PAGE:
Ever feel cramped or stagnant in your current setting? If so, we can certainly feel “painful”, or at the very least, “restless or confined”. When that happens to me, I typically go out into nature to clear my head; all the while staying ‘open’ to situations that present themselves spontaneously. Imagine my surprise when I was strolling along New Smyrna Beach, FL taking in the scenery and looking for rare sea-glass… No sea-glass to be found, yet I spied a very nice shell; maybe a small conch? It was much bigger and a different type than the tiny clam shells I’ve been finding earlier in the week. As soon as I picked it up, I noticed movement- did it still have a current resident? Sure enough! Well, it was low tide and this little gem was far from the water’s edge, and me without my phone or camera. I REALLY wanted to share my discovery with my grandson and family. What to do? I decided to gently carry him the mile or so, back to the condo, stopping every so often to fill his chamber with ocean water and keep the surface wet. It seemed like the thing to do to replicate his habitat while in transit.
Safely at "Home"
I was elated to make it back to the resort and locate a nice covered glass Pyrex casserole dish in the cupboard- perfect temporary abode for my new friend, right? Quickly I scooped up a bunch of fresh ocean water and gave him some peace and quiet to see what would happen. Low and behold, within a few short moments, my little friend was scampering around in the bowl, peering out and stretching his legs. We even attracted some curious new onlookers at the resort; everyone enjoyed meeting my new pal and sharing lively conversation. There was a time in life when I would have felt the need to cling onto this little gem; to take him back home to Jacksonville (a short 2-hour drive) and set up a saltwater aquarium once again. However, this is not the way nature wishes for me to experience life today. Instead, I will be returning him safely home to the ocean, where his adventure will continue. Hopefully, he will be strong enough to survive the transition, especially with the siesta and safety enjoyed briefly in the casserole dish. If not, then the food chain will continue uninterrupted, probably without my new friend realizing the impact he made in my life today.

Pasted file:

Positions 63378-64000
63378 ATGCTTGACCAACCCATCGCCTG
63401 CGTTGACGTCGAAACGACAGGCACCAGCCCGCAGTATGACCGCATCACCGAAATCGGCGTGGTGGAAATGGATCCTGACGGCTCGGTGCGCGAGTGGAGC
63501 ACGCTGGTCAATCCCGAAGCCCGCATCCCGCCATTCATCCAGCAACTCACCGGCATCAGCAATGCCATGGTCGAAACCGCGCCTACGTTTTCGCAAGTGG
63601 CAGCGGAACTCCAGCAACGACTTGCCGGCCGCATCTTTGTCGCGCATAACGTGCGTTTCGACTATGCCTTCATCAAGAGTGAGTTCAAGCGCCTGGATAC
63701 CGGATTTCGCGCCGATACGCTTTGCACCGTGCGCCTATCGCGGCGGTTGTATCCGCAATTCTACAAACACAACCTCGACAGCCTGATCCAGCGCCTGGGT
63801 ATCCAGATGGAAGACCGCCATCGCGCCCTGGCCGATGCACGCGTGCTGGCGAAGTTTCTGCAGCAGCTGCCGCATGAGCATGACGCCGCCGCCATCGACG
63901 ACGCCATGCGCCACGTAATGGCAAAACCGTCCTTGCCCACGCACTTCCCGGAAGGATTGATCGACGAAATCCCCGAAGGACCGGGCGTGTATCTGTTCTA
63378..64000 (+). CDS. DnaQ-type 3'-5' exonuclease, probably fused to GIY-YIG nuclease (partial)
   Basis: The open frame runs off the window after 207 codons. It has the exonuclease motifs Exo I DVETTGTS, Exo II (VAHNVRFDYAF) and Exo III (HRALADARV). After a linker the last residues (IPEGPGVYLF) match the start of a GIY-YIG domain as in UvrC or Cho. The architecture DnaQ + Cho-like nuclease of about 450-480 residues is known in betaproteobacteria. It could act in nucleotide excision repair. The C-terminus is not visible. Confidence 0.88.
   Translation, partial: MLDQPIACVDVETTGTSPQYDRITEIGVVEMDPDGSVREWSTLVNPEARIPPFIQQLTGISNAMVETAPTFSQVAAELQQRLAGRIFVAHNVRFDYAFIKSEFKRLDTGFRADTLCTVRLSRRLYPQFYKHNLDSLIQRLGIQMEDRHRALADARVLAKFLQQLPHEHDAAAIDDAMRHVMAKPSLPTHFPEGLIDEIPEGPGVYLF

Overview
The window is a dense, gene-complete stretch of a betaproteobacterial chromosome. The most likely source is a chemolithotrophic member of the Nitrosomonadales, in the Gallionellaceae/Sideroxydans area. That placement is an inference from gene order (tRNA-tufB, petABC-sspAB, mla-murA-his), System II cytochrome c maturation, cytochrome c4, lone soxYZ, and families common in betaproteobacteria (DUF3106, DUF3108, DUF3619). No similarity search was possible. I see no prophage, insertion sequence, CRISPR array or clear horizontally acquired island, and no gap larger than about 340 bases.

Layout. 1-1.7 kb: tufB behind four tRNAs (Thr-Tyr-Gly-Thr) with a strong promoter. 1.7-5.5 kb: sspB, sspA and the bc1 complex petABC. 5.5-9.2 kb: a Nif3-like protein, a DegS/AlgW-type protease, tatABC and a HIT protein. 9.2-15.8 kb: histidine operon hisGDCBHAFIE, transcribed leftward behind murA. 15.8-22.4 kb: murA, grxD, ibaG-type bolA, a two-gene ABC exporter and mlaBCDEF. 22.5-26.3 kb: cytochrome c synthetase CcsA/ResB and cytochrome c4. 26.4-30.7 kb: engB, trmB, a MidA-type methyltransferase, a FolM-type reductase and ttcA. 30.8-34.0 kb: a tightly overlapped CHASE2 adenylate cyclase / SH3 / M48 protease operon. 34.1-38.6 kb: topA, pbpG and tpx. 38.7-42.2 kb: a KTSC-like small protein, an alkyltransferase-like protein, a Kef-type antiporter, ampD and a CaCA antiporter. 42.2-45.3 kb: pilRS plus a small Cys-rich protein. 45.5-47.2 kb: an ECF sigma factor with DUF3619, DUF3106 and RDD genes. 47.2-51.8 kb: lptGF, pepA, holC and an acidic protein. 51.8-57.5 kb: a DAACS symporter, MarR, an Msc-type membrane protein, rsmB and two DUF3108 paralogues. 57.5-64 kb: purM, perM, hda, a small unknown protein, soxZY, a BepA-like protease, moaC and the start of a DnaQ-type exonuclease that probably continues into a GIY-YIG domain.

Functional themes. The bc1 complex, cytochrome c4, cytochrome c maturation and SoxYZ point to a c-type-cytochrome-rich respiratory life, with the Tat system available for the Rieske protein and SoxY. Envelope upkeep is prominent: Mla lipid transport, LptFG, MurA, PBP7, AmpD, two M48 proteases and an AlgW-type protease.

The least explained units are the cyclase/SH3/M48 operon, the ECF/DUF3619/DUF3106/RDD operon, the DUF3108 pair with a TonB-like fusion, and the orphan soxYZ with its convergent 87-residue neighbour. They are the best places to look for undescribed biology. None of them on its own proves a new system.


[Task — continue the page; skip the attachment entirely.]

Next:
Lessons from Nature
So, what have I learned? First, the current resident of this shell does NOT appear to be the original inhabitant, as you can see by the video. My guess is that he is a little hermit crab who found this shell vacant and needed a new home… most likely having outgrown his old abode or finding it unsatisfactory. Instead of staying put and feeling cramped, he vacated his old way of life and moved into unfamiliar territory. It may have been a little scary at first, yet he seems perfectly at ease now, making the best of his new situation even when in uncharted waters (like the casserole dish). How I wish that we all were brave enough to “move on” without unnecessary judgment, like other species in nature…While seeking comfort, my new friend just happened to pick up another guest along the way. Initially, I wasn’t sure what the soft, squishy thing was on the end of the shell… was it part of the inhabitant? Only after placing the shell into the safety of the casserole dish did I discover its true identity. It was a beautiful little anemone which unfurled its tightly curled-up tentacles when it felt safe again… I guess we never know what we will attract along our adventure in life, but when we feel safe, we can relax and be ourselves. So much to learn from nature, if we simply take the time to observe and appreciate these gifts from the Divine. In this unexpected interlude, I witnessed and felt deeply that we must be strong enough to release those things that confine us unnecessarily (finding a new shell, perhaps), and be brave enough to “unfurl our tightly clenched tentacles” in a safe setting and swim in the open waters of life (just like the anemone, riding the waves with a new friend). Let the adventure continue! 😊